In the past three weeks I've been to 3 parties at different terreiros -- Gantois, Casa Branca and Casa Oxumarê in Salvador. The parties have similar structures, depending on the orixá being honored and the general layout of the house. All parties include possession in the form of a "dance" facilitated by participants with several different roles, some of which appear to be divided by gender (but only through ethnographic interviews will I be able to better understand this potential division). In general, men (ogãs) play the percussion which "call" the gods in yoruba chants to be incorporated by the possessed "dancers" (I use quotations as rough translations of concepts difficult to express). I was interested in the role of the ekedis, who are the women that accompany the possessed and take care of them as they scream, cry, twitch, sweat, or run towards the door. They pat their sweaty foreheads, pick up pieces of clothing as they fall on the ground, give them hugs (carinhos), and generally guide them as they are driven by the spiritual force. This role appears particularly motherly, and necessary to maintain order of the ritual.
The decorations and adornments for the parties are striking. There are so many details, I could observe for years and not see (let alone understand) every intentional color, placement, object, accessory and article of clothing. Photographs are understandably prohibited, so I can only describe from a long-exposed mental picture. The color scheme and general theme are determined by the orixá being honored. The party for oxóssi, for example, focused on hunting, greenery and forestry. There were animal skins on the walls, bows-and-arrows, flowers and plants that created a fresh, green aroma. In one of the houses there was a large altar for oxóssi in the middle of the room, where the possessed would dance around in a circle. There was a painting of him-- a strong, dark warrior man with flowers all around him. The altar was encircled by old, regal wooden chairs where the possessed would take turns resting in a sort of musical chairs.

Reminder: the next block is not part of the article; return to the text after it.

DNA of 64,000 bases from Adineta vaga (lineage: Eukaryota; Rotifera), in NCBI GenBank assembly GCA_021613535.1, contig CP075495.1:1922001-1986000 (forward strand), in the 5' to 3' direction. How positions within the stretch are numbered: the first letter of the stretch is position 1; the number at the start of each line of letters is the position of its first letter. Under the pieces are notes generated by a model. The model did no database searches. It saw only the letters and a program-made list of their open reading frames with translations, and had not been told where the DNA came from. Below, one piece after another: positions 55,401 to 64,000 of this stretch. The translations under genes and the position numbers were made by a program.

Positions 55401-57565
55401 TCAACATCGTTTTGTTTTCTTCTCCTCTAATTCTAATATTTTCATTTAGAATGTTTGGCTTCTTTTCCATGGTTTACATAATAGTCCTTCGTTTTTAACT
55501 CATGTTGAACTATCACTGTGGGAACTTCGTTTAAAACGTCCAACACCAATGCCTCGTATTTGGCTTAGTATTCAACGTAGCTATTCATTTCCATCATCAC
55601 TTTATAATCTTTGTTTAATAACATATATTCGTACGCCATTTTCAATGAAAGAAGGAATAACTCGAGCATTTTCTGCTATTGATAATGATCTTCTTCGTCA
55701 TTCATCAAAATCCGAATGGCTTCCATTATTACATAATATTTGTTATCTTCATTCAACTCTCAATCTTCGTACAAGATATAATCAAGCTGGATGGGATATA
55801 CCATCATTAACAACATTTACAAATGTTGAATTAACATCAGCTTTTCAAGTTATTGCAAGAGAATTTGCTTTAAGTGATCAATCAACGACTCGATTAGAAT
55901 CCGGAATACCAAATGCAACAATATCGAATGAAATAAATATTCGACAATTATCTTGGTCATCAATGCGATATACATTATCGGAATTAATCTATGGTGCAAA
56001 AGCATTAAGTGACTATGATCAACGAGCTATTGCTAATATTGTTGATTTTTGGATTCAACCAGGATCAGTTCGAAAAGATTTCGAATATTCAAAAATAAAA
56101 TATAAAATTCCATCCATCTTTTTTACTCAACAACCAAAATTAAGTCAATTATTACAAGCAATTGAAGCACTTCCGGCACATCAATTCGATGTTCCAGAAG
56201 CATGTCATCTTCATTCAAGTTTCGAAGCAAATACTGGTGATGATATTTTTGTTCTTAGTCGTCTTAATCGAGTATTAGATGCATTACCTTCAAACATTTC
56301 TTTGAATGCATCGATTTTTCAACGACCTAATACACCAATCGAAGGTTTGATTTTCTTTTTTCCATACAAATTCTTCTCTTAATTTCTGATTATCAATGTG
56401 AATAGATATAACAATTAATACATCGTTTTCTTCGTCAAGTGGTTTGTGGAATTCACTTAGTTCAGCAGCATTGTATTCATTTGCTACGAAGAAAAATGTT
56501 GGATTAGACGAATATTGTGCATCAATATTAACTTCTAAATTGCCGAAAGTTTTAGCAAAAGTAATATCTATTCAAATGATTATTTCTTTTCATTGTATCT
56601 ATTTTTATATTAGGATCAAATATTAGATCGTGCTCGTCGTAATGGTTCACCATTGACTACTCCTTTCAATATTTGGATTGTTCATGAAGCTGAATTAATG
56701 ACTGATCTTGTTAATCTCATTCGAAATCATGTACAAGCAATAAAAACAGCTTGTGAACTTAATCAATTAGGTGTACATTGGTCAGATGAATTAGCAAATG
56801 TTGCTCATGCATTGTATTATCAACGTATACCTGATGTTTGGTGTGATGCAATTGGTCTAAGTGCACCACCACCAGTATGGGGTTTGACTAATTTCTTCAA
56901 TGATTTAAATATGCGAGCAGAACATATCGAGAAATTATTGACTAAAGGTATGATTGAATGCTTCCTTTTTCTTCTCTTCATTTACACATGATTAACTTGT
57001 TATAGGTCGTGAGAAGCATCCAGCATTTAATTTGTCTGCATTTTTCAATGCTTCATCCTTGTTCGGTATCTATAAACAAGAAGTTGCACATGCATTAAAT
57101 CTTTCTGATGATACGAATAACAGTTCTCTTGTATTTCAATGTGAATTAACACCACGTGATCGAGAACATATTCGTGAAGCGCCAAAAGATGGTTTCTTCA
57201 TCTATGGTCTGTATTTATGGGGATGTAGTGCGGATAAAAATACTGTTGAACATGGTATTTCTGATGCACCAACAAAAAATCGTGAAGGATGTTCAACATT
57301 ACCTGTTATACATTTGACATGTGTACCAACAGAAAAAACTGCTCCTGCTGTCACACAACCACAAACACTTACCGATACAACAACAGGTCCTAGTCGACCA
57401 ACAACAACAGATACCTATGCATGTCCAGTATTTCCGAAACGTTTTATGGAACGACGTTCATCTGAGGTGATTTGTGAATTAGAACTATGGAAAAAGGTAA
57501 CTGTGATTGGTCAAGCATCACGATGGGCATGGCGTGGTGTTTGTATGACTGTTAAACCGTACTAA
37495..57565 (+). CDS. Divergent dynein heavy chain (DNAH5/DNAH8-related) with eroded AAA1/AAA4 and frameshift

A general image of the orixá, oxóssi
I want to call the clothing "costumes" without undermining their spiritual and ritual purpose, but they certainly create a spectacle. As far as I could tell (and these assumptions are subject to change), the first round of dancing/possession is not for the honored god, but rather his/her "friends" to sort of warm up the party. The clothing is simple "baiana" dress, including long white dresses, skirts, as well as wraps/scarves, necklaces, head turbans coordinated with their god's color. In general, the possessed are women, with only a few male participants. The second round, however, is quite different. All at once a line of elaborately adorned men and women enter the room in honor of the orixá for that particular party. They use accessories associated with each orixá (for example, bows and arrows, masks, head pieces, staffs) and each is dressed specifically within the particular theme for the god. As this limited description shows, it is quite an affair.
My experience in these spaces have left me with many new research questions and directions, including, what is the value of studying gender in these rituals? My real interest lies in the social life of candomblé practitioners, begging the question, do the gender roles in candomblé have an effect on greater bahian society? The structure of the religion is different with every house, tradition, "nation", so it is dangerous to make any overarching conclusions. However, any way you look at it, these introductions into the world of candomblé have been incredibly interesting and useful in diving further into the field of my research, and exposing me to an entirely different world of spirituality.